Female suicide bombers blamed for deadly Philippine blasts

Special Female suicide bombers blamed for deadly Philippine blasts
Filipino soldiers carry a comrade on a stretcher, after an explosion in Jolo Island, Sulu province, Philippines, August 24, 2020. (Reuters)
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Updated 26 August 2020

Female suicide bombers blamed for deadly Philippine blasts

Female suicide bombers blamed for deadly Philippine blasts
  • Filipino army chief recommends Sulu be placed under martial law after 16 killed, 78 injured in explosions

MANILA: Philippines army chief Lt. Gen. Cirilito Sobejana said on Tuesday that two female suicide bombers were suspected of having carried out attacks in Sulu province which left 16 people dead and 78 wounded.

The military leader investigating Monday’s twin explosions told media that it had been “validated” that the women were responsible for the twin blasts, adding that he would be recommending that Sulu be placed under martial law.

Initially authorities had said that the first explosion took place shortly before noon after a motorcycle rigged with explosives was detonated near a military truck, while a female suicide bomber triggered the second blast close by.

Sobejana revealed that, based on witness accounts and a review of CCTV footage from the area, it now “appeared that a suicide bomber also caused the first explosion.”

He added that the suspects were reportedly the wives of Filipino suicide bomber Norman Lasuca, and Talha Jumsah alias Abu Talha, a bomb expert who also served as the finance conduit and liaison between Daesh and the Abu Sayyaf Group (ASG).

Lasuca and an accomplice were behind an attack on a temporary camp of an army counterterrorism unit in the town of Indanan, Sulu province on June 28 last year. Jumsah was killed in a military operation in the same province in November.

Sobejana said that while the two suspected bombers were being pursued by the four army intelligence officers who were killed by members of Jolo police on June 29, the “suspects slipped from their monitoring.”

He added: “The opportunity was wasted, and it resulted into this. Civilians and many of our comrades died.”

On his push for the introduction of martial law following Monday’s attacks, Sobejana said: “The situation calls for it ... to better control the population ... to bring back normalcy in the area. Otherwise, it will be a repetitive thing, victimizing the locals.

“The intention is to ensure that everything is being controlled, especially the movement of terror groups.”

He added that the situation would also dictate how long martial law should be enforced in the province.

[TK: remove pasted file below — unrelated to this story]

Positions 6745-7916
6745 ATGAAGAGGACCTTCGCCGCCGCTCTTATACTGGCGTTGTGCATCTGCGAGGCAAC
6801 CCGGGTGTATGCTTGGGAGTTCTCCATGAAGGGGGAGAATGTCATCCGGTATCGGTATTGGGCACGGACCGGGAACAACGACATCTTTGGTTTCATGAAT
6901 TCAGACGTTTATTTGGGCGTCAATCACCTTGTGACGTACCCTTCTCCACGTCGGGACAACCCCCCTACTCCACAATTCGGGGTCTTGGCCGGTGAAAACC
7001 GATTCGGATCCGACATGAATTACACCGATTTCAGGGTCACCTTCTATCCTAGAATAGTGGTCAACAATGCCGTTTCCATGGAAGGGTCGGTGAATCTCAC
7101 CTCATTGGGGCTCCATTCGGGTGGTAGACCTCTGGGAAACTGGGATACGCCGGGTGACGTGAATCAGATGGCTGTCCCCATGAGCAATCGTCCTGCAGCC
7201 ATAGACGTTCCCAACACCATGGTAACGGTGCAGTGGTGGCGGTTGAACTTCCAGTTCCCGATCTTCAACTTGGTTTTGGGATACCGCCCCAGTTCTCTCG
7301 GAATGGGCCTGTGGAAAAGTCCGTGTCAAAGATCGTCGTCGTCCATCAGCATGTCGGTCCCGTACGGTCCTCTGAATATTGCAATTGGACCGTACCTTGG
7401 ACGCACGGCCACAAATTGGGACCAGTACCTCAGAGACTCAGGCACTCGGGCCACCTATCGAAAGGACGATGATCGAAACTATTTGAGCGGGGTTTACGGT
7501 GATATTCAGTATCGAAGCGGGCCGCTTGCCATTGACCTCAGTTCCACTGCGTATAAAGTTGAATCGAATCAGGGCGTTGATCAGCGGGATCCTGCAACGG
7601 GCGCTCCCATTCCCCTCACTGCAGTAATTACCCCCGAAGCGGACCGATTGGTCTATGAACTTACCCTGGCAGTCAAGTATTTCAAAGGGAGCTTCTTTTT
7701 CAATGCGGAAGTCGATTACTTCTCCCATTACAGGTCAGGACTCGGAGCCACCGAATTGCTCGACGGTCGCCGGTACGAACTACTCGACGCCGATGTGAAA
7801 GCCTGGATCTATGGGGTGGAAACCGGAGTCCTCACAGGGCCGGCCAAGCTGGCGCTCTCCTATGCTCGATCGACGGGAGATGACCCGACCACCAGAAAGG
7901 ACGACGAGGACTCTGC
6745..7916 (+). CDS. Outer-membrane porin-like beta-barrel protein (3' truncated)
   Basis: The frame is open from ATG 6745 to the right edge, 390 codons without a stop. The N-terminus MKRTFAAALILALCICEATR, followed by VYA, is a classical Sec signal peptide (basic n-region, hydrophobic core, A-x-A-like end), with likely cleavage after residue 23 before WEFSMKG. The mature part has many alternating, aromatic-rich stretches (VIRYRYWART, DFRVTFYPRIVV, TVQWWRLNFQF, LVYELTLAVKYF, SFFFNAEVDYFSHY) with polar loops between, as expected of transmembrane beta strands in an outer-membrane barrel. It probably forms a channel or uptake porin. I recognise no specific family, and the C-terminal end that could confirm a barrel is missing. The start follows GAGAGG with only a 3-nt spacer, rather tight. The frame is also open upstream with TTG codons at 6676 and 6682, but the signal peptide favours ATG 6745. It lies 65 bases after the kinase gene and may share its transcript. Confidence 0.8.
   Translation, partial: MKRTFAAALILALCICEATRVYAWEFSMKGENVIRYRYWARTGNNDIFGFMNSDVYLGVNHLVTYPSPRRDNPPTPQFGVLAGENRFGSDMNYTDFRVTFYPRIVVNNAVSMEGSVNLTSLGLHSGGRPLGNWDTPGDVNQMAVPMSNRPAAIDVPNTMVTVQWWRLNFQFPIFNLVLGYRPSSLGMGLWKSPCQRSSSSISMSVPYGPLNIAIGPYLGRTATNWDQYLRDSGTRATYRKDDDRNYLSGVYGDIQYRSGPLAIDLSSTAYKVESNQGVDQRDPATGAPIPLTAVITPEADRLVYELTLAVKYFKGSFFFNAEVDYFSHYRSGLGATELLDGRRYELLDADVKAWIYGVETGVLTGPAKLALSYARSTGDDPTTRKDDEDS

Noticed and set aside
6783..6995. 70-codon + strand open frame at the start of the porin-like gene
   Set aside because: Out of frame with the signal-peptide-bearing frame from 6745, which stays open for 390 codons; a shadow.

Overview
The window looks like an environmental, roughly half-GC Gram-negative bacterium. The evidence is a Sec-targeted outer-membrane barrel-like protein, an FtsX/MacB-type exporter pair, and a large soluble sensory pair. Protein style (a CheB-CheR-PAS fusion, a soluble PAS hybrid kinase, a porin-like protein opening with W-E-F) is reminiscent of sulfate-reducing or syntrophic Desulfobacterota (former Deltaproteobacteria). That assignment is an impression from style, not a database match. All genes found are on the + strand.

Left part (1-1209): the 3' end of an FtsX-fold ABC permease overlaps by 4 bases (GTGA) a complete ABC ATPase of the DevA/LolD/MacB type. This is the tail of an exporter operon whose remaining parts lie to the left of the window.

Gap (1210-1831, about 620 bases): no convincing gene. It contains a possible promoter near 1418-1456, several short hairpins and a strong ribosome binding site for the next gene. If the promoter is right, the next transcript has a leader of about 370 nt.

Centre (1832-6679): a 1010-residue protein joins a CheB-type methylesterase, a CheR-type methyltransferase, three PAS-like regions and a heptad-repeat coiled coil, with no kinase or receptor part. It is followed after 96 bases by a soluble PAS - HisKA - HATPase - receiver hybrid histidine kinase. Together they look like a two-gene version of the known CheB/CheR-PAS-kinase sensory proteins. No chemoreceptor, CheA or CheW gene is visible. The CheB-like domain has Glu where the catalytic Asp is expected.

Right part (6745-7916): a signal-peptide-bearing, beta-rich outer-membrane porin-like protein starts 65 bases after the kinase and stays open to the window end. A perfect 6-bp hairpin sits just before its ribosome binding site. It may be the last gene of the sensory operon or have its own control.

Western Mindanao military chief Maj. Gen. Corleto Vinluan said that the first explosion, which took place near to a military truck parked outside a grocery and computer shop, had killed four soldiers, four civilians, and a policeman. The soldiers were reportedly conducting security operations in the area at the time.

An hour later, while authorities were still investigating the scene, another blast happened 100 meters away causing more casualties, including a woman with a bomb.

Vinluan said a soldier had been checking on the woman when the bomb went off, adding that they had not yet determined the nationality of the female suspect.

Based on the latest reports, 16 people were killed in the blasts, including seven army troopers, one policeman, six civilians, and the two suspected suicide bombers. A total of 78 people are believed to have been wounded including 24 soldiers, six police officers, and 48 civilians.

Joint Task Force Sulu commander Brig. Gen. William Gonzales said some of the victims were children.

Global leaders condemned the bombings with the UN saying that “attacks against civilians are always unacceptable” and calling for perpetrators “to be held accountable.” It expressed condolences to the Philippine government and the communities affected by the twin blasts.

Meanwhile, in a statement, the government of the Bangsamoro Autonomous Region in Muslim Mindanao headed by Chief Minister Murad Ebrahim, also condemned the bombings and assured that it would “maximize all its resources to make sense of this tragedy and find out and put into justice the perpetrators behind the attacks.”

It added: “At a time when the world grapples with the challenges of a global pandemic and during a period when we are just entering a new phase for the region, an act like this deserves nothing but condemnation and appropriate actions.”